25 Nov Straits Chinese Antique Auction – Series 6/2019
By Glen Chee
One important aspect of collecting Straits Chinese antique porcelain aka Nyonyawares is understanding the provenance of each item, however most collectors ignore the historical aspects of collecting and focusing more on the artistic beauty and investment value of their wares. Tracing and ascertaining provenance is difficult in most situations, old families generally sell their wares quietly and prefer to remain out of scrutiny due to various reasons. We are fortunate that some families have left their names or business trade mark affixed or engraved on some Straits Chinese artefacts allowing discerning collectors to have glimpse of history. This Series 6/2019 auction MNP auctioneer shared that some lots were acquired from the descendants of prominent old families of the Straits Settlements, as such allowing bidders to own a piece of antique porcelain with traceable provenance.
Kapitan Chung Thye Pin
Many local roads in Perak and even buildings are named after famous people on such person is Kapitan Chung Thye Pin.
Kapitan Chung Thye Phin MSC, JP (28 September 1879 – 1935) was a wealthy and powerful Malaysian tin miner and rubber planter of Hakka ancestry who was raised on the island of Penang known at that time as British Straits Settlements. He was the 4th son of Kapitan Chung Keng Quee, Mandarin 2nd Class of the Imperial Chinese Court and leader of the Hai San secret society in British Malaya. Chung Thye Phin’s godfather was Chin Seng Yam (Chin Ah Yam), the leader of the Ghee Hin, once the enemy of his father who was leader of the opposing Hai San, both factions (Ghee Hin and Hai San) fighting for domination of the tin fields of Larut. Madam Khoo Joo Bee a Nyonya was the 6th wifeof Chung Thye Pin (disputed information).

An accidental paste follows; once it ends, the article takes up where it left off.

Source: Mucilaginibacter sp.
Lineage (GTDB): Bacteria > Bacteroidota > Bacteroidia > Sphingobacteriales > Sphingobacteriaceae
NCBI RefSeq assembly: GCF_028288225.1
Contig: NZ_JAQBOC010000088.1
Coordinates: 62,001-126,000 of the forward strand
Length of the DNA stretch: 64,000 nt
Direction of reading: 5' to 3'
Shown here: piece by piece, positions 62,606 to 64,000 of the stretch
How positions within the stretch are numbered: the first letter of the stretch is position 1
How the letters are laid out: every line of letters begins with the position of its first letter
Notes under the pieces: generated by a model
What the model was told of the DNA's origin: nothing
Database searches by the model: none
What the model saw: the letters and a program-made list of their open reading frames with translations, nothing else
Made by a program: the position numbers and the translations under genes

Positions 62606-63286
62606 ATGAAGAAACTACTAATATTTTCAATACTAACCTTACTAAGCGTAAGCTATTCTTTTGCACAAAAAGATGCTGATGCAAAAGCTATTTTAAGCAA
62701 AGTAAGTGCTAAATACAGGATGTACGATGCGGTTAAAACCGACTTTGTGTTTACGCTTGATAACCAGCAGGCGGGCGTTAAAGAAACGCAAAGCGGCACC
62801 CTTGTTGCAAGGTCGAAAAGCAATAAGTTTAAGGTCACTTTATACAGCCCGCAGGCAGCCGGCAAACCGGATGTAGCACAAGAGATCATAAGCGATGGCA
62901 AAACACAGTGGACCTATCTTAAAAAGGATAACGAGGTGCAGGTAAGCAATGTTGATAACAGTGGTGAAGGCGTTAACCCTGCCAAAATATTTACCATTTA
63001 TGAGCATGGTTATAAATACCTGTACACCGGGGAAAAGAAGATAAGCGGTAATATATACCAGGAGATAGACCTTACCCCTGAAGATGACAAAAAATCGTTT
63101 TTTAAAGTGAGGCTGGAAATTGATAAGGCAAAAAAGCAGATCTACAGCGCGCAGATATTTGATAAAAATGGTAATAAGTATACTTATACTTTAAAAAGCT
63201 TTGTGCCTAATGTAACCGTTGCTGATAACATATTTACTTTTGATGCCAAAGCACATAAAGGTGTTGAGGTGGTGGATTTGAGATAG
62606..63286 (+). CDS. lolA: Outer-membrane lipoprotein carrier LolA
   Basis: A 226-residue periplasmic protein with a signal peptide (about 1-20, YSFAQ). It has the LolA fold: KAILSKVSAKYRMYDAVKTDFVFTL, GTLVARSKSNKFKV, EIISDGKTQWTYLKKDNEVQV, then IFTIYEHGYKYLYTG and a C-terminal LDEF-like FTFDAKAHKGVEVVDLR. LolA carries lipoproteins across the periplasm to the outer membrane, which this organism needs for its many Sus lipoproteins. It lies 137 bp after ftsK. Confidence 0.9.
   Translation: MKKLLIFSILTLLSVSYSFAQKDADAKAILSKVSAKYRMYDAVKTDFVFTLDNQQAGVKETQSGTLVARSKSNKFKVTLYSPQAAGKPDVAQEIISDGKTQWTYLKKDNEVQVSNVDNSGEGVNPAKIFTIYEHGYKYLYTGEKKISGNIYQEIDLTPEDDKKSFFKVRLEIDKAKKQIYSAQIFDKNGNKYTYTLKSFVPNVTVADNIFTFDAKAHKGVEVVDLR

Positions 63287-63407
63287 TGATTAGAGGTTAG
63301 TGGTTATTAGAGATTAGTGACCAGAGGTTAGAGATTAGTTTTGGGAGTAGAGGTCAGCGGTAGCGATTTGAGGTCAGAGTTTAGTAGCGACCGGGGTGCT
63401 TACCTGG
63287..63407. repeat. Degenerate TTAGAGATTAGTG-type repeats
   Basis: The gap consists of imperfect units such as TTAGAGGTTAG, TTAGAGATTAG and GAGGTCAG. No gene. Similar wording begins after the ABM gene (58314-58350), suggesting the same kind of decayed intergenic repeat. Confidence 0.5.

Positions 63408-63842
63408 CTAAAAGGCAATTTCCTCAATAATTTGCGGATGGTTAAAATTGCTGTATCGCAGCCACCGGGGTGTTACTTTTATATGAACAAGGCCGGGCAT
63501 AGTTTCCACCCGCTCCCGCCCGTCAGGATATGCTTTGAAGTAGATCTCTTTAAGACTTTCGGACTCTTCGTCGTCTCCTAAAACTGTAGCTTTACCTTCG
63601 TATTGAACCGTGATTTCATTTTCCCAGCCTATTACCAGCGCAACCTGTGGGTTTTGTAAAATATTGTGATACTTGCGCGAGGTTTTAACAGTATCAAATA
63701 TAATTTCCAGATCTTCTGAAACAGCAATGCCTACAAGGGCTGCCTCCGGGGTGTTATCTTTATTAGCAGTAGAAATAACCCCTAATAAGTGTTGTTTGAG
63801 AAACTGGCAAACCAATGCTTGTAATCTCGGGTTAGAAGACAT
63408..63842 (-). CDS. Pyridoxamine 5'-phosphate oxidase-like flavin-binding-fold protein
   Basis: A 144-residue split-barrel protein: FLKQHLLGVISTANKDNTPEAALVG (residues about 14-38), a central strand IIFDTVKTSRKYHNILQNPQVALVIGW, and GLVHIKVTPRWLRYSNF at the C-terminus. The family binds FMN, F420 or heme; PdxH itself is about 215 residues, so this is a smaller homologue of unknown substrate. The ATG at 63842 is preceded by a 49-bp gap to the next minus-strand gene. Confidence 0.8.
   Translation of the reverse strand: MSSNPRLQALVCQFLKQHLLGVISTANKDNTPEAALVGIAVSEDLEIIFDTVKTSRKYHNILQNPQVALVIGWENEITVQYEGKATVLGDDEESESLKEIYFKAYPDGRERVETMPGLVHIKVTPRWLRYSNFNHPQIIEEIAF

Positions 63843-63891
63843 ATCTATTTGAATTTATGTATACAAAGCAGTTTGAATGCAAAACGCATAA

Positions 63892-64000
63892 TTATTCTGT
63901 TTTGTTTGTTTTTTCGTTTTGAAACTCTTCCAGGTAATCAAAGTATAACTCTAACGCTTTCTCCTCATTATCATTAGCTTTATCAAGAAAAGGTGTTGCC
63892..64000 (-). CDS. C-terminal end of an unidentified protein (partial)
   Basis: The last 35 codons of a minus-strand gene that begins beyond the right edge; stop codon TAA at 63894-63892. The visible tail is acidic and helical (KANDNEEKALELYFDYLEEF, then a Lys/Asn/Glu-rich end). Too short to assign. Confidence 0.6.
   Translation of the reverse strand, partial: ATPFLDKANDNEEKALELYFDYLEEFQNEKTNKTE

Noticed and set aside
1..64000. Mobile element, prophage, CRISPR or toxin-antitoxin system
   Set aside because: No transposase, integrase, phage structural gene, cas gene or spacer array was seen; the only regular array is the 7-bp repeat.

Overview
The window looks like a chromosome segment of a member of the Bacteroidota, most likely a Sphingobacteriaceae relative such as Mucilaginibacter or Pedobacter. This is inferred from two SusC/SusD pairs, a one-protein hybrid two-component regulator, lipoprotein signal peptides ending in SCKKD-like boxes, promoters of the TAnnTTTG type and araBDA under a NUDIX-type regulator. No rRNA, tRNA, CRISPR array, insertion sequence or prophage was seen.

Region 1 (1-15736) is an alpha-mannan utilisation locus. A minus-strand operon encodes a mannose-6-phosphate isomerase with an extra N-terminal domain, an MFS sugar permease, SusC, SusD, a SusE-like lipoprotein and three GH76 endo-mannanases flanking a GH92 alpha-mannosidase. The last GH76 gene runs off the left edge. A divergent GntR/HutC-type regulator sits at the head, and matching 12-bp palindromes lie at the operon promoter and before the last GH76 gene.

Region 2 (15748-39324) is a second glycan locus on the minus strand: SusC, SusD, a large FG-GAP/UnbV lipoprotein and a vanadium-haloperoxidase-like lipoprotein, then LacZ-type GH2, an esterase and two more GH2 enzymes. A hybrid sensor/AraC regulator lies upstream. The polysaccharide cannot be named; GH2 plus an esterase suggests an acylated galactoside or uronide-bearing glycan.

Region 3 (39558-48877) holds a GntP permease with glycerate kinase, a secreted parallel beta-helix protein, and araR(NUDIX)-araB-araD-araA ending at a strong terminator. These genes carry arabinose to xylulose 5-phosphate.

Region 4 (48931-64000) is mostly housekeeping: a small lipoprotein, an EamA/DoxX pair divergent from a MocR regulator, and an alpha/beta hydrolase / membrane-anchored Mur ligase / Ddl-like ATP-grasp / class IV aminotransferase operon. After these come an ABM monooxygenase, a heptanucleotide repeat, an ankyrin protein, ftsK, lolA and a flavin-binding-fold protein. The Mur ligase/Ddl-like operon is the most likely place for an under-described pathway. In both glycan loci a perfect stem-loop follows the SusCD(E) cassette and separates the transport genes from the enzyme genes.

He expanded his father’s tin mining business and owned large interests in some of the Straits Government’s monopolies. His mansion was beyond opulent and was featured as a Chinese palace fitting for Imperial standards and was commonly photographed onto post cards of that period. He was a member of the Perak Advisory Board and the last Kapitan China of Perak and Malaya. At the time of his death he was said to have been the wealthiest man in Penang. There was a big turnout at his funeral in Penang (7 April 1935) including many prominent personalities from the Federated Malay States and the Straits Settlements and the funeral procession was a quarter of a mile long.
Kapitan Chung Thye Pin building
Due to his wealth, power, influence and marriage with a Nyonya lady it is not surprising Chung had special sets of porcelain customized for his utilitarian and for special festive occasions usage.
Collectors do occasionally encounter commissioned wares bearing mark of Khoo Joo Bee, probably commissioned sets given to her as wedding gifts, there are some exquisite wares bearing no name marks however these are easily distinguished as commissioned wares from the high quality of porcelain and/or beautifully enameled inside out pieces.
Blue and White with gold gilding bowl was part of a dinner service commissioned for Chung Thye Pin
The featured lot 52 is exquisite commissioned pieces acquired from directly from the Chung family.
Lim Kek Chuan